The town of Heidelberg sits in the south-western part of Germany. It is well-known for a number of things including its castle, a university, and its gothic, historic streets. It is also the home of Heidelberger Druckmaschinen AG, one of the world’s oldest and largest producers of commercial printing machines, and related services, for the global print media industry.
The company owns a number of domain names in new gTLDs that include its brand, such as heidelberg.press and heidelberg.ink. However, it didn’t register heidelberg.equipment and heidelbergprinting.equipment. These, it turns out, were grabbed by the Respondent in a recent UDRP case filed at the WIPO.
While some elements of this case are rather conventional, others further highlight the impact that new gTLDs are having on the trademark enforcement landscape.
Complainant Vs. Respondent
Before the complaint was filed, the disputed domains resolved to a registrar parking page and the decision doesn’t mention if it contained any pay-per-click links or whether they were competitive to the Complainant. Despite the Respondent failing to file an answer in this case, after the Complaint was filed the domains began resolving to a page purporting to belong to a seller of offset printing equipment, including that of Complainant.
So, the conventional parts of this case are that parked pages and post-dispute website changes can demonstrate both a lack of Respondent’s rights or legitimate interest in the domains and also that it acted in bad faith when registering and using the domains.
The less conventional part of this case involves Complainant’s claim that “the generic Top-Level Domain (gTLD) ‘ equipment’, which serves to categorize websites specialized in equipment, tools, or machinery and which belongs to the lexical field of Complainant’s activity, increases the likelihood of confusion between the Domain Name and the Mark.” Complainant further asserted that use of the word “printing” in the other domain makes confusion even more likely.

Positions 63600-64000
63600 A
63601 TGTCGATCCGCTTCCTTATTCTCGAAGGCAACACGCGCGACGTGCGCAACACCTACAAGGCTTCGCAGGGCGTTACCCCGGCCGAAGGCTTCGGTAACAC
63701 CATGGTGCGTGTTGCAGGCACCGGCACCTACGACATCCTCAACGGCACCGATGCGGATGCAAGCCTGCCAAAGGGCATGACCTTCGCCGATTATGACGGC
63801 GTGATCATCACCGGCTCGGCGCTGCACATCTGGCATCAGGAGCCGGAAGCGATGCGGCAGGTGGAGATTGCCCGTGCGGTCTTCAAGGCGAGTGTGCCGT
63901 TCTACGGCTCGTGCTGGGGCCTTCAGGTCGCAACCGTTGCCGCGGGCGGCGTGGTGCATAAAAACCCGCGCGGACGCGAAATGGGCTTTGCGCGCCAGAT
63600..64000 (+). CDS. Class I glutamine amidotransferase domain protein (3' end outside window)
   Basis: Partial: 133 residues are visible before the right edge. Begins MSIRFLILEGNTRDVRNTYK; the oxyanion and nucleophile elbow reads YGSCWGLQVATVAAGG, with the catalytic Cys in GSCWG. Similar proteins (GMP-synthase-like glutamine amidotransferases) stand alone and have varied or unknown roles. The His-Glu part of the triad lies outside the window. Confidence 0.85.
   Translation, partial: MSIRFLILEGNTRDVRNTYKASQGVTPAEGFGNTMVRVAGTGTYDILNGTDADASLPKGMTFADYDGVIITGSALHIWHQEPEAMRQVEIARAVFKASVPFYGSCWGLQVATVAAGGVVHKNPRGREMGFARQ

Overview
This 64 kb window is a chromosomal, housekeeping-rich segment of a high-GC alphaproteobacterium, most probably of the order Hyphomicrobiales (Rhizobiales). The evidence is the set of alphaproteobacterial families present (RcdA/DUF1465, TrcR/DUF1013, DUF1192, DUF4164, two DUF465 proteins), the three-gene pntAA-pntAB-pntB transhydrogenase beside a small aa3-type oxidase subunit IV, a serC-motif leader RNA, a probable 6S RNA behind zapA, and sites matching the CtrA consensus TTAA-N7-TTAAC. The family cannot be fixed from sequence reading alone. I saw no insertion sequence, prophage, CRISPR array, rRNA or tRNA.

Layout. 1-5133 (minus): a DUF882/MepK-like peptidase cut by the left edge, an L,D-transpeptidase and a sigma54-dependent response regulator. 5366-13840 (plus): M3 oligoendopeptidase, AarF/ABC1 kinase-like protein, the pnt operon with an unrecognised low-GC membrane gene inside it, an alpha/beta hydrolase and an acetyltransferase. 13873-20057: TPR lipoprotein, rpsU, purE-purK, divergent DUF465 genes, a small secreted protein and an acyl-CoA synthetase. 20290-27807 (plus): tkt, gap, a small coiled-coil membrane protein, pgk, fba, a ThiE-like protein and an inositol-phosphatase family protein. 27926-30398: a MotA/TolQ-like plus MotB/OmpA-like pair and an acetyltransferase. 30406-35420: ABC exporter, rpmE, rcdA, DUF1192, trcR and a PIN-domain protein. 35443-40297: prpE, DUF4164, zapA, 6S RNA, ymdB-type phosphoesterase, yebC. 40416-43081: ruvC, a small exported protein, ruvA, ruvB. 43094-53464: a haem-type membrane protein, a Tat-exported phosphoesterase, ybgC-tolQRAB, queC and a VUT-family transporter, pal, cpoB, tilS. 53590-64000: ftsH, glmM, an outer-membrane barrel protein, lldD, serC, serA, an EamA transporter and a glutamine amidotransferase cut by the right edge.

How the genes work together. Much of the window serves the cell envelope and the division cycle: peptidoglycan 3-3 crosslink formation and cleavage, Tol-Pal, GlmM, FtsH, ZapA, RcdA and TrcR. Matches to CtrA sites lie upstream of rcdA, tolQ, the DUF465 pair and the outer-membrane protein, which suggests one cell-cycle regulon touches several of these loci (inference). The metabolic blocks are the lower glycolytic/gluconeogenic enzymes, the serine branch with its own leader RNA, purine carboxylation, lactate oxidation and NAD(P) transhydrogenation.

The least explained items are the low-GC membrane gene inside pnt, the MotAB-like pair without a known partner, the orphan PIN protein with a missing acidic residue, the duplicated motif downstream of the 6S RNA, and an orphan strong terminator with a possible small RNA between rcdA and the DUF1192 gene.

Panel Notes that New gTLD Use is “Not a Distinguishing Factor”
What I found interesting about this decision was not the outsize role of new gTLDs urged by the Complainant but the fact that the Panel stuck to the view which is popular for legacy gTLDs such as .COM, .NET, .ORG, and the like. It held that, when considering whether the disputed domains are confusingly similar to the Complainants trademark, “the addition of suffixes such as ‘ equipment’, being a gTLD, is typically not a distinguishing factor.” The Panel did, however, find that the heidelberg.equipment domain is essentially identical to Complainant’s mark and that use of the word “printing” in the heidelbergprinting.equipment domain increases the likelihood of confusion.
While I agree with the Panel’s ultimate conclusion, its dismissal of the .equipment gTLD in the confusion analysis seems quite rote. When .COM’s and other legacy gTLDs are considered, it is natural to flick them aside as they almost never impart any meaning to a domain. So, Internet users focus on the second level (to the left of the dot) when discerning what a domain means. However, I feel that a more holistic view is warranted for new gTLDs. Just as the word “printing” can increase the likelihood of confusion between a domain and Complainant’s mark and also distinguish the domain from having a possible generic-geographic meaning, the word “equipment” serves the same function. Were this word part of the second level in a hypothetical domain heidelbergequipment.com I have no doubt the Panel here would have agreed that it adds to confusion with this mark. The fact that it is separated from the mark by a simple dot should make no difference.
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